Kevin, you say it quite well:
In case it is not blisteringly obvious enough, it should be pointed out that Miss O’Donnell is not proposing a federal law banning masturbation. One can think all sorts of things are bad, or selfish, or undesirable, or otherwise to be discouraged — without also believing that there should be laws against them. (I never thought National Review would spend so much time writing about masturbation without a Clinton in the White House.) For instance, one may believe that marital infidelity is wrong, immoral, and to be discouraged, and believe that this is an important public issue, to be addressed by both public and private means, without believing that we should revive the adultery laws. (I do, in fact, believe there should be sanctions against adultery, but I prefer a breach-of-contract model to the criminal code, taking, as I do, a contractual view of marriage as a public institution.) One can believe that pornography is a destructive force in modern life, campaign against it, argue for social sanctions against its producers and consumers, but still reject the idea that government should censor it. You can point out that cheeseburgers are not good for you without wanting to ban cheeseburgers (I’m lookin’ at you, Nurse Bloomberg).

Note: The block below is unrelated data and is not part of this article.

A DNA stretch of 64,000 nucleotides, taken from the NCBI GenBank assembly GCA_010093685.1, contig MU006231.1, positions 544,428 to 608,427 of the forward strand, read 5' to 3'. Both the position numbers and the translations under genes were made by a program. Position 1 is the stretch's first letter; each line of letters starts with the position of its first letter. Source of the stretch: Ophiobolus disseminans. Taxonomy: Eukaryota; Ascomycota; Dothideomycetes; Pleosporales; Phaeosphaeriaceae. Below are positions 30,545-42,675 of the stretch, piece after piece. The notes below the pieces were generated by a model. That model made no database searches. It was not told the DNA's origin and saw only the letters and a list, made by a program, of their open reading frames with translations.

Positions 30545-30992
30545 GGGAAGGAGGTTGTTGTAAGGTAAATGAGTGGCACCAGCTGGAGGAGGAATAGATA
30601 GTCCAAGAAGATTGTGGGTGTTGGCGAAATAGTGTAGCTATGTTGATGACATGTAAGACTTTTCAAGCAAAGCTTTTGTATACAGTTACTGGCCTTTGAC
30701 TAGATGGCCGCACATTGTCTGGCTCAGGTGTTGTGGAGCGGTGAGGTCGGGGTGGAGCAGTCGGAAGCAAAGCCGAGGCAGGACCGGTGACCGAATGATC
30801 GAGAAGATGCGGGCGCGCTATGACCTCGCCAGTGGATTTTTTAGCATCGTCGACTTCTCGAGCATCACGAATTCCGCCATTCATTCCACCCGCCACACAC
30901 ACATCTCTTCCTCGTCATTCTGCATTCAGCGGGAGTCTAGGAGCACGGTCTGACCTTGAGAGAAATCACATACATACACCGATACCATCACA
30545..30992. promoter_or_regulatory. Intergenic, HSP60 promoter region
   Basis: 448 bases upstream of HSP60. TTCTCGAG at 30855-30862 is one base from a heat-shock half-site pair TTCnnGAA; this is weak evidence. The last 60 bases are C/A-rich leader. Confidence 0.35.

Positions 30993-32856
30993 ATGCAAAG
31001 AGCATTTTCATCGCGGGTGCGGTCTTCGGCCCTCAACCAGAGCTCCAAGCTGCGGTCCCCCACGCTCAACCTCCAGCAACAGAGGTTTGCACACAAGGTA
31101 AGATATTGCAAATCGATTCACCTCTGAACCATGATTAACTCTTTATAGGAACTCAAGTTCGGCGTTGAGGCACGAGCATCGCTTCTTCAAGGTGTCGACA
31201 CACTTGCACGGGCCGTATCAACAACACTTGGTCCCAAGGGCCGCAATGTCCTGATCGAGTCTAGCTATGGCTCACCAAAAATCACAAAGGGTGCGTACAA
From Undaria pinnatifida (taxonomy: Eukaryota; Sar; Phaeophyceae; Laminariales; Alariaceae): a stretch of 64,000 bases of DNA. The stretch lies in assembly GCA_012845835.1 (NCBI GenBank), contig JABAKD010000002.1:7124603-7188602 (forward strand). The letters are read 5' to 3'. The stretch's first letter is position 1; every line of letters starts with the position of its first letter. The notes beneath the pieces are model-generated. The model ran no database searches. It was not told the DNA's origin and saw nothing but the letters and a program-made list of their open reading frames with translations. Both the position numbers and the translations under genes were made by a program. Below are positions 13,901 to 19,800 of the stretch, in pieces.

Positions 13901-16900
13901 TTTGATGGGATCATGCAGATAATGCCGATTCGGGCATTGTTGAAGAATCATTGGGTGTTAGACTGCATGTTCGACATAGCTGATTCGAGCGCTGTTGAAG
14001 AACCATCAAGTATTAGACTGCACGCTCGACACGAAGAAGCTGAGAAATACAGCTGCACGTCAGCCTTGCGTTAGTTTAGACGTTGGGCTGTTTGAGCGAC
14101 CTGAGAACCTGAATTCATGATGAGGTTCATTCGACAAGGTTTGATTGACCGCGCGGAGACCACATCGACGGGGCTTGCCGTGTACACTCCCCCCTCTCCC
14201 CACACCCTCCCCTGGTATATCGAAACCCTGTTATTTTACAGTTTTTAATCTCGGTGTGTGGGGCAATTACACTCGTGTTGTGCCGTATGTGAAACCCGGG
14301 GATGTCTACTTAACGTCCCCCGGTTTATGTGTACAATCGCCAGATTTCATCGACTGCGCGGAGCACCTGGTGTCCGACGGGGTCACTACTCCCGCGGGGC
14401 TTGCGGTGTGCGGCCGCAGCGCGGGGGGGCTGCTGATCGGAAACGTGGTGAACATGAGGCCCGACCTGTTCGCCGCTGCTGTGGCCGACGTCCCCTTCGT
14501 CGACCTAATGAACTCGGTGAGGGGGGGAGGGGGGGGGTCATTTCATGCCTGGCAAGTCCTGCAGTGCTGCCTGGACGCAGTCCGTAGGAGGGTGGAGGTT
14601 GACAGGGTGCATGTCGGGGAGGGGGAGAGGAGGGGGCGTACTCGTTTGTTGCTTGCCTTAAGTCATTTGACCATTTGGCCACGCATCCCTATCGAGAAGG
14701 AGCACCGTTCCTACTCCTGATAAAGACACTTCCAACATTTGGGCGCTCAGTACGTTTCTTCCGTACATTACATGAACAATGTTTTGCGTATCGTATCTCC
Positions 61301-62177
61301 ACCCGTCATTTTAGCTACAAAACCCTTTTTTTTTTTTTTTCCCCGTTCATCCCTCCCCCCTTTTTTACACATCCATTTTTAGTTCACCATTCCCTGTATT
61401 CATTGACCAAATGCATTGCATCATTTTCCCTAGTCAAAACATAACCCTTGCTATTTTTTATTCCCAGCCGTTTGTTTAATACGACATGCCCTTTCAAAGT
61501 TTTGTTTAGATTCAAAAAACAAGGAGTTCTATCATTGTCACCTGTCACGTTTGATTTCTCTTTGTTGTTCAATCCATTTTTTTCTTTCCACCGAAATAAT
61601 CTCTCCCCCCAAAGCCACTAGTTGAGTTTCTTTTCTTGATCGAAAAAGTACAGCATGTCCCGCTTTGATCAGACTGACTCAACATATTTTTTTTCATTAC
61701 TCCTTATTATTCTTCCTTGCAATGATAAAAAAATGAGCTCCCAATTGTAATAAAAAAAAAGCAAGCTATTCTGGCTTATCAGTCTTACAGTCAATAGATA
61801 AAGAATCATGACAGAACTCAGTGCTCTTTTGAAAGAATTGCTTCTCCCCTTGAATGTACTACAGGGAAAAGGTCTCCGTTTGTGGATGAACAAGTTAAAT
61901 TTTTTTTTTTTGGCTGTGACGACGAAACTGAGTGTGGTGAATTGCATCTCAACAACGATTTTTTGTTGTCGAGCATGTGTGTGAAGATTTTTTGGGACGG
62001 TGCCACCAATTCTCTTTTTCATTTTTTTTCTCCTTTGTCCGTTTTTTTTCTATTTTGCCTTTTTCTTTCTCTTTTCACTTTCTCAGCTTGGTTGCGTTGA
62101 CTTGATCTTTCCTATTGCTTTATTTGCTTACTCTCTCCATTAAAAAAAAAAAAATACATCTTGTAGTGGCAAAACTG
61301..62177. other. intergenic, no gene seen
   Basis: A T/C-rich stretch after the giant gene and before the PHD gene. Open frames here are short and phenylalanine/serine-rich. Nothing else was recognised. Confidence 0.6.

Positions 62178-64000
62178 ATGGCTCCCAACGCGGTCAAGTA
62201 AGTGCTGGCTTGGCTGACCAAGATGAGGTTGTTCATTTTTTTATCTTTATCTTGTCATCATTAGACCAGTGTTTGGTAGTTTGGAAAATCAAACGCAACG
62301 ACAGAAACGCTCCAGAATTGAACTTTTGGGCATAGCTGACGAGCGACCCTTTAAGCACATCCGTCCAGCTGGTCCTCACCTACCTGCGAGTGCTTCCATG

Here’s the way WFB Jr. put it, back in the day:
“…I would hope we emancipate ourselves from the superstition that that which is legal is necessarily honorable. My old friend Mr. [Jesse] Jackson seems to suggest that its perfectly legal to contract syphilis, but it doesn’t mean that society is in favor of syphilis. As a matter of fact, it’s perfectly legal to vote for Jesse Jackson. That doesn’t make it reputable, does it?”
Sometimes it feels like we’re all just footnotes to Buckley, doesn’t it?